Coronation Cup: Said Lizzie to Phillip

The Coronation Cup of 1953 was supposed to be British football’s way of celebrating the coronation of Queen Elizabeth II.  A showpiece event held in Glasgow between four of English football’s finest clubs of the time and another four from Scotland.

The intention may not have been, as the song suggests, “to send up a cup that the Rangers can win”, but the outcome of Celtic emerging triumphant was certainly not the desired one.

England sent four of their best…

In the days before European competition became the norm, the Coronation Cup was held in high esteem due to providing the rare opportunity of playing against sides from another country.

The English cohort that made the journey North for the competition consisted of reigning English champions Arsenal; Manchester United, who had won the league the previous season; Newcastle, FA Cup winners from the previous two seasons; and Tottenham, league runners-up from the previous season.

The Scottish contingent consisted of Rangers, the current league and Scottish Cup holders; league runners-up Hibernian; Scottish Cup runners up Aberdeen; and making up the numbers were Celtic who had finished the season in 8th place.

Despite being the unofficial reigning British champions following the Empire Exhibition Cup success in 1938, Celtic were in poor shape going into the Coronation Cup and not expected to put up much of a fight.

The more things change, the more they remain the same

The post-war years had not been kind on Celtic who had just a single Scottish Cup success, coming in 1951, to their name.  The Hoops were struggling, but so was Glasgow and Scotland as whole.  Unemployment and poverty rates were high as Scotland endured a period of great economic hardship.  In Glasgow, the religious divide was growing deeper with anti-Catholic sentiment rife and on the increase.

The Coronation Cup was designed to provide the people with a distraction from their daily hardships, to give the people something to celebrate, to remind the people of the great British empire.  For the people, the concept of monarchy and grandeur did make them feel special and above it all.

However, for the communities locked in squalor and living below the poverty line of 1950s Scotland, the lavishness of the Coronation’s misuse of public monies to fund the charade was galling.  Sure, the football was a distraction, but it didn’t put food on the table.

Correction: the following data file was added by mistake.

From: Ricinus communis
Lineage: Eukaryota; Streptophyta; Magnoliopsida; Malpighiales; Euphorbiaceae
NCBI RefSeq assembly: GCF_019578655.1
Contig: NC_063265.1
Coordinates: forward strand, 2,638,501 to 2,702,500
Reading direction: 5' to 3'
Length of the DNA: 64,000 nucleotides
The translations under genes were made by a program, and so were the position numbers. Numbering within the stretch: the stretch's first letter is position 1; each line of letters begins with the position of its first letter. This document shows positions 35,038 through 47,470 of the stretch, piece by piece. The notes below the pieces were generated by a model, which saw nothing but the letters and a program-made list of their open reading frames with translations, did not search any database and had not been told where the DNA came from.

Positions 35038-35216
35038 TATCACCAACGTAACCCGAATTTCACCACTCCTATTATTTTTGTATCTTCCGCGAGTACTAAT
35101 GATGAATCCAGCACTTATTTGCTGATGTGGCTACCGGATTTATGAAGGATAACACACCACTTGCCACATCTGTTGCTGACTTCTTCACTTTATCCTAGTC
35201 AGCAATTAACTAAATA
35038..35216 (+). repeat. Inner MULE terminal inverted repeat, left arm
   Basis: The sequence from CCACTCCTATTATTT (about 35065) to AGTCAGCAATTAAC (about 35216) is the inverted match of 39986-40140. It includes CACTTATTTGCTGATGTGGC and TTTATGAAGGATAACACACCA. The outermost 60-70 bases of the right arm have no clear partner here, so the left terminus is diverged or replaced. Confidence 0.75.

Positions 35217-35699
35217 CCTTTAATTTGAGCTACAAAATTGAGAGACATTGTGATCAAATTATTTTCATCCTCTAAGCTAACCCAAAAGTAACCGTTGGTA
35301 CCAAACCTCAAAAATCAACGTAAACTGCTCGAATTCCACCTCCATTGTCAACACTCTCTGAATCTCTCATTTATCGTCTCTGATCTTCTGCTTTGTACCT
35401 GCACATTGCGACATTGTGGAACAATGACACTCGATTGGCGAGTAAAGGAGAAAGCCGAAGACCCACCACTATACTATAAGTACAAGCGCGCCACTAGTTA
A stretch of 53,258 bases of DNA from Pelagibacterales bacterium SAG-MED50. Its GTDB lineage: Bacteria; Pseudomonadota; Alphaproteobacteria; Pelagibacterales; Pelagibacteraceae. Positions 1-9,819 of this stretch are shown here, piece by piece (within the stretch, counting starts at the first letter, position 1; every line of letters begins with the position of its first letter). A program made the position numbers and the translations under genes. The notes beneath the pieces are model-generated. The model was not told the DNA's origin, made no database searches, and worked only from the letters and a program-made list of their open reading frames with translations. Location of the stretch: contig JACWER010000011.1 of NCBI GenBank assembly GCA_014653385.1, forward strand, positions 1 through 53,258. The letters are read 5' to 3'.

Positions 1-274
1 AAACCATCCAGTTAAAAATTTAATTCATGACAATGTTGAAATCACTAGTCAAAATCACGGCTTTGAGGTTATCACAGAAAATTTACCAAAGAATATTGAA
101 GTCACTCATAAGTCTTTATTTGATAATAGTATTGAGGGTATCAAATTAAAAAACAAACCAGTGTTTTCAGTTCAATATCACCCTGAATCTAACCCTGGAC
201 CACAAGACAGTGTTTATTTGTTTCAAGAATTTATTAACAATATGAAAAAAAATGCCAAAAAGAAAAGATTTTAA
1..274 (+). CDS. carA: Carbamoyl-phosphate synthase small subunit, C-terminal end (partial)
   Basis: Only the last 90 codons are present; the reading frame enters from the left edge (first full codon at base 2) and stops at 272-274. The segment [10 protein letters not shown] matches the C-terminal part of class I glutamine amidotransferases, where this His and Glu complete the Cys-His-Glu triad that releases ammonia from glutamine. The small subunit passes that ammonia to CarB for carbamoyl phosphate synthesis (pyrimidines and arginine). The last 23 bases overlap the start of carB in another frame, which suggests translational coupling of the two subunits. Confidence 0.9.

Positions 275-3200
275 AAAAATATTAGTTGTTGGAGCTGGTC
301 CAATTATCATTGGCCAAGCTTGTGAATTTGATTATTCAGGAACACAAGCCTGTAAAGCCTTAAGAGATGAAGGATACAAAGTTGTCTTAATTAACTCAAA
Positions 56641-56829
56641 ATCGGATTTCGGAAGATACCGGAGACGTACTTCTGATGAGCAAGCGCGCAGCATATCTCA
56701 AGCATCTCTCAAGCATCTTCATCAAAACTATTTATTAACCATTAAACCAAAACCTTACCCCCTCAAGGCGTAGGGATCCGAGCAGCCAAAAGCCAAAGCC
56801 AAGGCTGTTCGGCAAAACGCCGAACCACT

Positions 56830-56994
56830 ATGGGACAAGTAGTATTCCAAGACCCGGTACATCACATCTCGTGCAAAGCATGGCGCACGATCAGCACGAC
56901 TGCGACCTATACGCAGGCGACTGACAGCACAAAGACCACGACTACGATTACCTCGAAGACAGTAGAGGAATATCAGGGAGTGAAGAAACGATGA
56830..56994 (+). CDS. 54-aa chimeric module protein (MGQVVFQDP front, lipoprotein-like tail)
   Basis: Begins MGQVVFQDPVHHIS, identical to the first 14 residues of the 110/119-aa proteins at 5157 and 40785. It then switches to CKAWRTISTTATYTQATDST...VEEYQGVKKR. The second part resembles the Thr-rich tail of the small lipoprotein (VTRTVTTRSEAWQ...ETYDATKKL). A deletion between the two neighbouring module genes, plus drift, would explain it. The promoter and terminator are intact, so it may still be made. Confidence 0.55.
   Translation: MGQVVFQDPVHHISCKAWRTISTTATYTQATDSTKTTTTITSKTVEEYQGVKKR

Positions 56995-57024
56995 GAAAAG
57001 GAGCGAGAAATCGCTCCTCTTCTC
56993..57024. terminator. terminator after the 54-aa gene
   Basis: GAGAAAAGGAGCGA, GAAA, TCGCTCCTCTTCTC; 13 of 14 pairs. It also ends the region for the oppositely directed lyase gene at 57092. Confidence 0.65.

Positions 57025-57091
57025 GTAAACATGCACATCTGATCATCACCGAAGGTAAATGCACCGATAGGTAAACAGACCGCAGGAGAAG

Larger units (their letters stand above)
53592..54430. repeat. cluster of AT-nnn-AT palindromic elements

Said Phillip to Liz watch the Celts don’t step in

Celtic began the defence of their unofficial title as reigning British champions against English title holders Arsenal.  In front of almost 60,000 supporters, Celtic ran out 1-0 winners after Bobby Collins scored direct from a corner kick.

Accounts of the game describe Celtic playing a scintillating attacking game, and wonder how the team could have performed so poorly during the league season.

Manchester United followed in the semi-final and, like Arsenal, fell to defeat by a single goal margin.  Bertie Peacock and Neilly Mochan had the Celts two in front before Arthur Rowley pulled one back for United.

While Celtic were defying the odds, Rangers had fallen at the first hurdle losing 2-1 to Manchester United.  There would be no Coronation Cup in the Ibrox trophy cabinet.

Newcastle United thumped Aberdeen 4-0 in their opening game only to fall to the same score line in the semi-final to Hibernian, who had scraped past Tottenham after a replay in the first round.

Sure Hampden was covered in banners of green

On the 20th May, 1953 Hampden Park was decked out in green and white, and Irish tri-colours as Celtic faced Hibernian in the final of the Coronation Cup in front of 117,000 spectators.  The competition that had been designed to celebrate the British monarchy and Unionist establishment would be played out between Scotland’s two Irish-Catholic clubs.  Needless to say, Lizzie and Phillip did not attend the final.

The Glorious Irony.

Hibernian were favourites to win the game with their Famous Five frontline of Smith, Johnstone, Reilly, Turnbull, and Ormond amongst the most revered in the game.

Celtic, and Neil Mochan, had other ideas.  Mochan opened the scoring shortly before the half-hour mark to give Celtic the lead.  After weathering some heavy Hibernian pressure, Celtic put the game to bed with just three minutes to play as Jimmy Walsh scored a second.

Against the odds, Celtic had reclaimed their unofficial title as British champions, won the Coronation Cup, and defied the establishment.  The trophy success would also be used as a springboard to the following season’s league and cup double and resurgence in the club’s fortunes.

As the song goes “To keep the Celts down you will have to deport, The whole Fenian army that gives them support.” Now that is true.


Kevin McCluskie

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